On many speaker data sheets, there are two speaker output ratings provided. One is referred to as reverberant and the other is anechoic. In the US, Underwriters Laboratories uses a reverberant chamber to test speakers. A reverberant chamber is a specially constructed room with walls that have almost no sound absorption. Since the walls are so highly reflective of sound waves, the sound energy distribution in the room is very uniform. When designing systems for UL compliance, the sound output measured using the reverberant method should be used.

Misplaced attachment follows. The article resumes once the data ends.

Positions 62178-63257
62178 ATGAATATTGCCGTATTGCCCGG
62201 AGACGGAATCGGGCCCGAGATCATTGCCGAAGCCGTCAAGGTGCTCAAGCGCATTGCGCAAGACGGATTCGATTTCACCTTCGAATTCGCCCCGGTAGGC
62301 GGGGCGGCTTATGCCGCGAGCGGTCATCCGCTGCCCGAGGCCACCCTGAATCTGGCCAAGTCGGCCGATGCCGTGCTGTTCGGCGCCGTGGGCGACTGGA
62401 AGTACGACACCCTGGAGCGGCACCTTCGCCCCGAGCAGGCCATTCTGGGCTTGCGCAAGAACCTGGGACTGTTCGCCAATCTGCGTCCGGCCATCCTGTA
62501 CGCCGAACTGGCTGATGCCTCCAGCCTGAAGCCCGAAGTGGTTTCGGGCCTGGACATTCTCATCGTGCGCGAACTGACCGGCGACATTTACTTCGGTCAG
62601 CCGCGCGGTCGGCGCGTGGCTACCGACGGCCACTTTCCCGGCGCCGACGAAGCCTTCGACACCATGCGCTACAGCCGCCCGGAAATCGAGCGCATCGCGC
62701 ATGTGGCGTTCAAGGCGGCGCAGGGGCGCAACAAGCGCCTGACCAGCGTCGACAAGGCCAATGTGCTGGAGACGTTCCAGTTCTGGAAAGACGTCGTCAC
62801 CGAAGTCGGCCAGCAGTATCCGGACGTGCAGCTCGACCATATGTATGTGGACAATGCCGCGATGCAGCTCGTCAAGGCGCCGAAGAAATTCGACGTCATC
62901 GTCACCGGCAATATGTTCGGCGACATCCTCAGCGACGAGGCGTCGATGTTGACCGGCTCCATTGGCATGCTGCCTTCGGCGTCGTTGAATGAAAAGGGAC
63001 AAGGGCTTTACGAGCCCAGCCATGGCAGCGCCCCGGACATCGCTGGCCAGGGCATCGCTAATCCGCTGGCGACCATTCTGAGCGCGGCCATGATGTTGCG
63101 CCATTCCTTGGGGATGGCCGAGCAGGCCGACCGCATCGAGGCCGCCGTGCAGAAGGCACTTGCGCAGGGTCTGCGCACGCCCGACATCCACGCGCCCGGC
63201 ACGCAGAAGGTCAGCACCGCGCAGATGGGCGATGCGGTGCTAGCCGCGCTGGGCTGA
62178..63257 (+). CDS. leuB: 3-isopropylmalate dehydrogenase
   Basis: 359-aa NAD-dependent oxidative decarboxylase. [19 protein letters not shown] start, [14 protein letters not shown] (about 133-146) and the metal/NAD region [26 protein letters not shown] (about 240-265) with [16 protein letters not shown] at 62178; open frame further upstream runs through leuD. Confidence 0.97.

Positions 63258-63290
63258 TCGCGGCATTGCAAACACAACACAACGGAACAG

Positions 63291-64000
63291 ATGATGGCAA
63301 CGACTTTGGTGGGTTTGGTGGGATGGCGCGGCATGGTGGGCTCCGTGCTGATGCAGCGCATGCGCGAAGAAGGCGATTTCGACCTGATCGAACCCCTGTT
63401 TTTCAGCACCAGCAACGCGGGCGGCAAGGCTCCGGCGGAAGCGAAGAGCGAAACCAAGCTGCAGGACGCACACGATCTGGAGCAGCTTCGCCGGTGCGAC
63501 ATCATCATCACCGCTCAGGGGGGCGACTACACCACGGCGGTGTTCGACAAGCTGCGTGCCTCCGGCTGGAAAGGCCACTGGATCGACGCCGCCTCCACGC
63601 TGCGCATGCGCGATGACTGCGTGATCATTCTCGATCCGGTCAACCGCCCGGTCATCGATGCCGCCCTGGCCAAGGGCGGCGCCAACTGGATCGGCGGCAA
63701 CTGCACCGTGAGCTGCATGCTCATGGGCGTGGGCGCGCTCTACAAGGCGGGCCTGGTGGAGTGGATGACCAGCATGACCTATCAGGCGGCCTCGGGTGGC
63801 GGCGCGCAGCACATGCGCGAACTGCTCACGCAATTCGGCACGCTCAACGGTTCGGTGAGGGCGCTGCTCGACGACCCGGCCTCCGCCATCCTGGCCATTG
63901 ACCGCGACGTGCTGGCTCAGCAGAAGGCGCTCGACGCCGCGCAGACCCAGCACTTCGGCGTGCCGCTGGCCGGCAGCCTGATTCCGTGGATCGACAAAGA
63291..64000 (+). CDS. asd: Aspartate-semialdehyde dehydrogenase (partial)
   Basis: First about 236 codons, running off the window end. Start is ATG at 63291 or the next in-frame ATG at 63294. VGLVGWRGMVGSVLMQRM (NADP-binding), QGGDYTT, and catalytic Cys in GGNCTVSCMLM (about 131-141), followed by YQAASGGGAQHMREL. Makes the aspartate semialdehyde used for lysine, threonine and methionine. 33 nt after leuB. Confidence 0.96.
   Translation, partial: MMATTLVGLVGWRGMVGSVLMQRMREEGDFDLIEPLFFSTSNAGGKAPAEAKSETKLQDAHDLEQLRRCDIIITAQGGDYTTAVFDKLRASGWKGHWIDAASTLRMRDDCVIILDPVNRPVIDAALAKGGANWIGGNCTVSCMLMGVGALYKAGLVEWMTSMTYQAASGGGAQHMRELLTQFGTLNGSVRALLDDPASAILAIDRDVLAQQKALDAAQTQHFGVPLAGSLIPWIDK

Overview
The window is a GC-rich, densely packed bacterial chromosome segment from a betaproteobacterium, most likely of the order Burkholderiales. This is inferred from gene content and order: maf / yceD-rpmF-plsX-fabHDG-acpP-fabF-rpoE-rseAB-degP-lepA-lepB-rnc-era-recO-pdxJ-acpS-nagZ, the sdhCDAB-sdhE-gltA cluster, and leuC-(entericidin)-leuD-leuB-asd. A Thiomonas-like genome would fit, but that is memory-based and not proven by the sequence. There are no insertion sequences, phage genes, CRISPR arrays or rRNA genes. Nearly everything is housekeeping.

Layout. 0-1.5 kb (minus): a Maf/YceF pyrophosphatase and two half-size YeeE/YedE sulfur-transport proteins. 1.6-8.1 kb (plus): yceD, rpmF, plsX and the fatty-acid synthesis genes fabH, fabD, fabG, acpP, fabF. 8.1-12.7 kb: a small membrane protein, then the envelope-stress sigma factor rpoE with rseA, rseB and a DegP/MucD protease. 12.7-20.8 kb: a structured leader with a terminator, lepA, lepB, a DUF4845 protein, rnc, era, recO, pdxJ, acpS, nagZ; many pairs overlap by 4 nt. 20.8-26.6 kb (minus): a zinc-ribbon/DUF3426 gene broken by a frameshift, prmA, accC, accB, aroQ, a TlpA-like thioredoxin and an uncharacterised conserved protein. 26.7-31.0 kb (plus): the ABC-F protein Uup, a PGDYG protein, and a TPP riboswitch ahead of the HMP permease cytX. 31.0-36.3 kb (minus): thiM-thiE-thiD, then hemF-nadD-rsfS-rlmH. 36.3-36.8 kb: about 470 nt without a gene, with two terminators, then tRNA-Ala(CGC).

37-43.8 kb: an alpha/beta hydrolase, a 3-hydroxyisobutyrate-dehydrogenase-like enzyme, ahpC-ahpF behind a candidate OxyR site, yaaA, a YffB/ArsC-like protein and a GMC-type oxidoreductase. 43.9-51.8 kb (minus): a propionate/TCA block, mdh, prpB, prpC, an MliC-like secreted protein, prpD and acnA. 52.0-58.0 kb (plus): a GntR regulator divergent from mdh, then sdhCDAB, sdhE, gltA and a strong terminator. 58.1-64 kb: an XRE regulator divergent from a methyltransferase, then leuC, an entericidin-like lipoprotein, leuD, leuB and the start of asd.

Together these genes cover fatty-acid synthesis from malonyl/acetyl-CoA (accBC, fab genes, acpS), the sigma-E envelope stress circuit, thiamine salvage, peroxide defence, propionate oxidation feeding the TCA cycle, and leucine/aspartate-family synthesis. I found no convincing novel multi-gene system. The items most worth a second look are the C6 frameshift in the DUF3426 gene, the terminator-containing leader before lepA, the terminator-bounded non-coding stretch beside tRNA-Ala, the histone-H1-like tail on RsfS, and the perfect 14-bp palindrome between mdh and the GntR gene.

Underwriters Laboratories of Canada takes just the opposite approach and uses an anechoic chamber. An anechoic chamber has almost no sound reflection. This chamber produces a different result in the speaker specification. When designing systems for ULC compliance, the sound output measured with the anechoic method should be used.